These are some of the alluring flowers and foliage you can expect to be harvested at Agape Fields:
Spring: Snapdragons, Ageratum, Yarrow, Nigella, Queen Anne’s Lace, Lilac, Tulips, Daffodils, Lisianthus, Stock, Hydrangea, Mints, Peonies
Summer: Zinnias, Hydrangea, Basils, Mints, Scented Geranium, Pin Cushion, Chocolate Ami, Queen Anne’s Lace, Celosia, Gomphrena, Sunflowers, Echinacea, Lisianthus, Snapdragons, Cosmos, Dahlias, Ageratum
Fall: Hydrangea, Scented Geranium, Dahlias, Queen Anne’s Lace, Lisianthus, Zinnias, Snapdragons, Echinacea, Cosmos, Sunflowers, Gomphrena, Grasses, Rudbeckia, Golden Rod
- Flower Tips-
Many people are often frustrated by how short-lived a bouquet may be once they get it home. They may forget that fresh cut flowers are still living and they can be encouraged to last much longer under the right conditions. The following tips will help make your flowers last longer.
1. Trim at least a half inch of stem off your flowers before you put them in a vase and each time you change the water.
As flowers sit out of water on your ride home, the ends of the stem dry out and the cells die, making it difficult for the flowers to absorb water. By cutting the stems just before placing them in water again, you expose fresh tissue that can suck up the water much more efficiently. Trim stems when you change the water in the vase a few days later, you remove tissue at the tips that may be breaking down and once again expose fresh tissue that absorbs more water.
2. Use sharp scissors when cutting.
If you use dull old scissors or snips to trim your flowers, you are often smashing, and thus damaging, the tissue/cells at the end of the stem. Damaged cells can’t absorb water as effectively as healthy cells.
3. Replenish the water frequently. Change the water entirely every 2-3 days.
Flowers drink a lot of water! It is not uncommon for a large flower arrangement to suck up all the water in a vase within the first day or two you have it at home. Keep the vase full to ensure the flowers do not dry out and wilt. Flowers are also highly susceptible to bacteria that builds up as stems sit in the water. By changing the water in the vase every few days, even if the water hasn’t been used up, will help keep your flowers fresh longer (and avoid that horrid rotten smell that develops if you let them sit a long time). For large formal arrangements, carefully tip the vase over a sink to let the water drain without disturbing the design. Then re-fill the vase by gently pouring water in at the top of the flowers.
4. Keep your flowers away from heat and bright light.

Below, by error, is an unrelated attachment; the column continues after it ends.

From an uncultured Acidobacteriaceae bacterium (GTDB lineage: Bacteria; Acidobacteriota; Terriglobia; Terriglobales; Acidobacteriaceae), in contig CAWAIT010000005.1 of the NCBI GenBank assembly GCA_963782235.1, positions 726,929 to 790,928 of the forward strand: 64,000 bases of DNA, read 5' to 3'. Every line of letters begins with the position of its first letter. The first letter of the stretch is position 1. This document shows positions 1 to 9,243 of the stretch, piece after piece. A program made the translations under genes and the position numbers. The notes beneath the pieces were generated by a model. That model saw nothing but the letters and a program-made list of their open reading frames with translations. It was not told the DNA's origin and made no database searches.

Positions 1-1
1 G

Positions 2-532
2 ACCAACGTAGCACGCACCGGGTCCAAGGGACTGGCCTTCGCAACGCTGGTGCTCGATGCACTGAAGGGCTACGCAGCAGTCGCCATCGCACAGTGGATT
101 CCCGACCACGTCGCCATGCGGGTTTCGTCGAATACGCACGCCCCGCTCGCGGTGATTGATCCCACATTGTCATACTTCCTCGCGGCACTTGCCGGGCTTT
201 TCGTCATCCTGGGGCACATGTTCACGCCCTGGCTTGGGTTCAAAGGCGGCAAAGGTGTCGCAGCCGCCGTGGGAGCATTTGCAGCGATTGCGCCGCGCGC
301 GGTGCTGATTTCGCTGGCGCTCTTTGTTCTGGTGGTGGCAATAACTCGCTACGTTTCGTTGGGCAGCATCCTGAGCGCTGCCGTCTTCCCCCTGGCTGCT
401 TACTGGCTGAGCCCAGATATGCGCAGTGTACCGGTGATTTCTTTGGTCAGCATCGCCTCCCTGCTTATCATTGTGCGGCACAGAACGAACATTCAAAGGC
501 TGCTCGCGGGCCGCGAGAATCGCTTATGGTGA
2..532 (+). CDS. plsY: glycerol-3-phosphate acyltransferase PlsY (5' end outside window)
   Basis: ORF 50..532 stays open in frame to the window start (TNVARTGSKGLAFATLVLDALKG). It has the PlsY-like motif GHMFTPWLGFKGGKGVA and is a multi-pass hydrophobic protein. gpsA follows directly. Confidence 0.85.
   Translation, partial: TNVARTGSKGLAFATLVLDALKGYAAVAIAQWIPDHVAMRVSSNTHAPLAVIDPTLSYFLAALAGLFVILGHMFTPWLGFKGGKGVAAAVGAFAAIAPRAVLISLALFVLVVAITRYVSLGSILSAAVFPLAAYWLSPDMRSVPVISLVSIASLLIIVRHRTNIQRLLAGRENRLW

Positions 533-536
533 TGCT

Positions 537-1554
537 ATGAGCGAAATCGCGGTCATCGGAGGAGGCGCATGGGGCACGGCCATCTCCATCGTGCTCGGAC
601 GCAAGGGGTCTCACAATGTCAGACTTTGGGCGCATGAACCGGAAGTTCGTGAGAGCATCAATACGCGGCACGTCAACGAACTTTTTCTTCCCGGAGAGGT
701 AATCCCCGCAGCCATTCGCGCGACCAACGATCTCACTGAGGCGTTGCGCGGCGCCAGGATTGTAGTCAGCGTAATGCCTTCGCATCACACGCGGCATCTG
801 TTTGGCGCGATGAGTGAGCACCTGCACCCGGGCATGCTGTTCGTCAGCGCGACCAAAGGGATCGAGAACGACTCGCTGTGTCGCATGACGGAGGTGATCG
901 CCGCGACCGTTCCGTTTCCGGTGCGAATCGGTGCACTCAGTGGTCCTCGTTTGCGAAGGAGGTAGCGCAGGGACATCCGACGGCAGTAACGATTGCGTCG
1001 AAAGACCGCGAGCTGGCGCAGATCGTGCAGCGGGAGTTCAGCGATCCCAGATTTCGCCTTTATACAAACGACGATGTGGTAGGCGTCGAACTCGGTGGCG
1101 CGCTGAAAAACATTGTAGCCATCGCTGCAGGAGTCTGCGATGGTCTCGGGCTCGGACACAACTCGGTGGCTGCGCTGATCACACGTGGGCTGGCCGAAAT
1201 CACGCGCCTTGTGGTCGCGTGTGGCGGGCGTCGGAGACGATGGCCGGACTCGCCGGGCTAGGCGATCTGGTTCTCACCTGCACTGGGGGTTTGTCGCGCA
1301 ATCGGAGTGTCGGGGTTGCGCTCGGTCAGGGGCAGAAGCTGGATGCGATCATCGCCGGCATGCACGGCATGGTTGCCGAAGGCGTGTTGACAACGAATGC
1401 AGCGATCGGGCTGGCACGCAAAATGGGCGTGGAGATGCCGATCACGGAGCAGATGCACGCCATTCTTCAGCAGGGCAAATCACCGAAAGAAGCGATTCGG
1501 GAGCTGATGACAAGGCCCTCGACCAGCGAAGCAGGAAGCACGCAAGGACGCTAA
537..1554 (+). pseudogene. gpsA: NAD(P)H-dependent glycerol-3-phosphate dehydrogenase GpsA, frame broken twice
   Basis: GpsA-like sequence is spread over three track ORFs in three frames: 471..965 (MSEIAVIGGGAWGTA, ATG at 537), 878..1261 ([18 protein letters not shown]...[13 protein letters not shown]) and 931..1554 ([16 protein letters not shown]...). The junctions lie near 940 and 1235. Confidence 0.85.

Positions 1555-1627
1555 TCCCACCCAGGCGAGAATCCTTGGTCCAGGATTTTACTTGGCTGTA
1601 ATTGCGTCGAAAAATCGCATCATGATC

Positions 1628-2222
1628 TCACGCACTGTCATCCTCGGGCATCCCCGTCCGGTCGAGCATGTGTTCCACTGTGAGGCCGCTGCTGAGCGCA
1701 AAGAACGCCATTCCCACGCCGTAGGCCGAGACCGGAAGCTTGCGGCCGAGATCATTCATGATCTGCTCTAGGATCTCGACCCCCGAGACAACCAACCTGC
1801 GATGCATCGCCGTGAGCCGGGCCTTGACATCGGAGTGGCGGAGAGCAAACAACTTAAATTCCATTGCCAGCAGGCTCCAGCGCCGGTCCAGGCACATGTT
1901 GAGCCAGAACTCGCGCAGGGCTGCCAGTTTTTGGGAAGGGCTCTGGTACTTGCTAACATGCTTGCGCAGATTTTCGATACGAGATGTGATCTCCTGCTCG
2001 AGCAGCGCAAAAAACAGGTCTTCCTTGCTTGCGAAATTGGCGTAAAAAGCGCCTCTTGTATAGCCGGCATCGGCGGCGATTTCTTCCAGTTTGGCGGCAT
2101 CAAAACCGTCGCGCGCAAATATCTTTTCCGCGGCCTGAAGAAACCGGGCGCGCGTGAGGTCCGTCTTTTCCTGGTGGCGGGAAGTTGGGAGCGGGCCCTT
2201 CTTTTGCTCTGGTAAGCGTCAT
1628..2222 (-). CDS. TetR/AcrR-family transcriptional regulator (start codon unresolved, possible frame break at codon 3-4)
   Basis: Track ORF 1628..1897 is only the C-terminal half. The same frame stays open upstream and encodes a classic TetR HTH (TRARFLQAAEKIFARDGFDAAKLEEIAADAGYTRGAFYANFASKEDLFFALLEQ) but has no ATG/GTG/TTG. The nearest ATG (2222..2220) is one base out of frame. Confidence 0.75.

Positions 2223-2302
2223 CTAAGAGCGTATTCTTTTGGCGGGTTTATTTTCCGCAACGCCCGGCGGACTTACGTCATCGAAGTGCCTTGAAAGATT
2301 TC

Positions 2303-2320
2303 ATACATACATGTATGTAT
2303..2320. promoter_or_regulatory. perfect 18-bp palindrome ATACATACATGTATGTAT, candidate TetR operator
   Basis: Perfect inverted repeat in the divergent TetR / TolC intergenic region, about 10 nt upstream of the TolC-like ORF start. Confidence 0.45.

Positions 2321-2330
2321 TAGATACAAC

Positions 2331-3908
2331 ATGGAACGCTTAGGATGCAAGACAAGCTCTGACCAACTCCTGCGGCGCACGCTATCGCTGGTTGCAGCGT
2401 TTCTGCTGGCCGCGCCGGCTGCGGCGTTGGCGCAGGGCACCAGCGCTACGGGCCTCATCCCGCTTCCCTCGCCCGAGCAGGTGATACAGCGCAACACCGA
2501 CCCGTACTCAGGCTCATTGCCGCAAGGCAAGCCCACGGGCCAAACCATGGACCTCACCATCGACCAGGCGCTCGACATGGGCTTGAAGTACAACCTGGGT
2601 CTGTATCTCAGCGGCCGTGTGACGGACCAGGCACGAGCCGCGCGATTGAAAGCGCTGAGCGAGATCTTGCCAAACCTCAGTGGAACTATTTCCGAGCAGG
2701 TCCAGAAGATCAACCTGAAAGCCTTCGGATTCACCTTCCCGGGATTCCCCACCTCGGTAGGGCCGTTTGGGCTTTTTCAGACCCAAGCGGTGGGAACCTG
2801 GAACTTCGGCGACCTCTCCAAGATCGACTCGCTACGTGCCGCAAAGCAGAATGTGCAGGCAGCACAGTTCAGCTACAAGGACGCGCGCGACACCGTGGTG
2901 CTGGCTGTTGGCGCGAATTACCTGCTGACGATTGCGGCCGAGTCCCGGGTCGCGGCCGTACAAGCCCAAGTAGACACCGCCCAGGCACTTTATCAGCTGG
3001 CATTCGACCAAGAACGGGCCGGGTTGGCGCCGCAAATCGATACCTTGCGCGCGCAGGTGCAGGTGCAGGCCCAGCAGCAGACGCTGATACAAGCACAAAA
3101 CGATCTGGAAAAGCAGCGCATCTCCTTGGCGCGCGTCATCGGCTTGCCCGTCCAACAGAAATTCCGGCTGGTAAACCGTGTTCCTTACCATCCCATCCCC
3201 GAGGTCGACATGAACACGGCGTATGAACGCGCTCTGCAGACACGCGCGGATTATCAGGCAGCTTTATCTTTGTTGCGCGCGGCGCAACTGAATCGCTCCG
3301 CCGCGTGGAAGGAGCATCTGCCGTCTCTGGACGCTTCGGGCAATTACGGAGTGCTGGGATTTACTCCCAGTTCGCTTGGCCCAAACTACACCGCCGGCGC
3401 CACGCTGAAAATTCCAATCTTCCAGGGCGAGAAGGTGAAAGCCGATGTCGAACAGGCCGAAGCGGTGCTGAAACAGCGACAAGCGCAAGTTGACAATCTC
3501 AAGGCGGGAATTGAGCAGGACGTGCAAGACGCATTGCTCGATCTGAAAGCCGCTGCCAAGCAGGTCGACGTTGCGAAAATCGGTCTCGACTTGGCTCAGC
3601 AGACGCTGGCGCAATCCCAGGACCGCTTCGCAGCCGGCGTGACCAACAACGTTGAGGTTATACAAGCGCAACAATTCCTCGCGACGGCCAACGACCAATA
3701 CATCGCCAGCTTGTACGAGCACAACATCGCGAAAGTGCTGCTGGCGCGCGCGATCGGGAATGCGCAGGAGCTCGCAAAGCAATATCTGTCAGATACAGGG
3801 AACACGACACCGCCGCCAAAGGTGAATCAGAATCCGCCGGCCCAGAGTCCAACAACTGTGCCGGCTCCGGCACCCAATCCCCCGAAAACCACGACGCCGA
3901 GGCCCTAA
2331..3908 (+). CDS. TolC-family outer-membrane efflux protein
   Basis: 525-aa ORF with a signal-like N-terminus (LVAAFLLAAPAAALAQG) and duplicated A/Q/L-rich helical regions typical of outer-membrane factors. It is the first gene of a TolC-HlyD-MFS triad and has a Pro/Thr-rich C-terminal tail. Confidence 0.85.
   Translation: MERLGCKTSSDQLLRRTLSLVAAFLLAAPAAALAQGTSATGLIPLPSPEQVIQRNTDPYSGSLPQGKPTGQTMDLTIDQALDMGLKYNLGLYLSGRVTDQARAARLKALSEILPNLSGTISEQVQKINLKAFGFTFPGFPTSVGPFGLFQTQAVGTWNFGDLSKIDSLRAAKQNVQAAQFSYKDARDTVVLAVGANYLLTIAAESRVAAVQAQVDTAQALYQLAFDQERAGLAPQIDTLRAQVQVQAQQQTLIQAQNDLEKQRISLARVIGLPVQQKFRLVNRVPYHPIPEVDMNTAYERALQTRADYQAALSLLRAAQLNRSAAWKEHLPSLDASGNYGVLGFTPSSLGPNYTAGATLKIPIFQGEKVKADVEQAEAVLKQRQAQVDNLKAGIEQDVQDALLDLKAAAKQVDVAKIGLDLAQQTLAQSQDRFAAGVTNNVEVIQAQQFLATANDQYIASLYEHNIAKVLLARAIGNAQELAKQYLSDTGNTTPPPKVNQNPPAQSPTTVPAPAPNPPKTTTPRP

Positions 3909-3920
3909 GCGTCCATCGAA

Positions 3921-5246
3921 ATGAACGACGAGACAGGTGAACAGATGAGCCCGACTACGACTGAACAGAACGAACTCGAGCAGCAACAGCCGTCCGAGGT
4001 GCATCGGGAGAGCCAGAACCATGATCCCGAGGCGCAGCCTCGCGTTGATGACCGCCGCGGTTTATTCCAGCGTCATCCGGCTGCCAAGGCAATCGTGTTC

Cut flowers should be set out of direct sunlight. They are at their peak of perfection. Sun and heat will encourage them to “mature” and thus quicken their demise. Instead, keep your cut flowers in a cooler, less lit location. This will help them to last as longer.
5. Avoid setting your flowers beside ripening fruit or vegetables, especially bananas and apples.
Ripening fruit gives off an odorless invisible gas called ethylene. This gas is harmless to humans, but rather deadly to flowers. When you set your vase of flowers next to ripening fruit, you’re exposing them to this gas and they will die much quicker.
6. After you throw out your arrangement, be sure to wash the vase/container very thoroughly in hot soapy water or in your dishwasher.
Bacteria builds up in dirty vases and does not go away just because the vase dries out. As soon as you add water again, the vase will once again be full of bacteria and your new bouquet will be subjected to the same bacteria that killed the last bouquet. Give your flowers a fresh clean environment free of bacteria and they will last much longer.
7. Use “flower food” for most flowers.
Adding flower food packets that come with packaged flowers is beneficial to the flowers. This is especially true if you won’t be changing your flowers’ water regularly. In addition to “feeding” the bouquet, these food packets contain a bactericide that keeps the water fresh for a day or two longer. You can make your own flower food by adding about 1 teaspoon of sugar, 2 teaspoons of lemon juice and a 1 teaspoon of bleach to your vase before adding about a quart of warm tap water. It is worth noting that there are a few flowers that actually do NOT like flower food in the vase. Some of these are: zinnias, sunflowers and gladiolus.
8. Hydrangea and other "woody stem" care.
Hydrangeas and other woody stemmed flowers/foliage can last a long time in the vase if properly cared for. Always cut the woody stem at an angle. It's also helpful to cut a slit vertically up the stem, about an inch, to expose more surface for water to be soaked in. Cut an inch off of the stem each time you change the water to expose fresh tissue, once again cutting at an angle, as well as the vertical slit. Hydrangeas also benefit from a daily misting.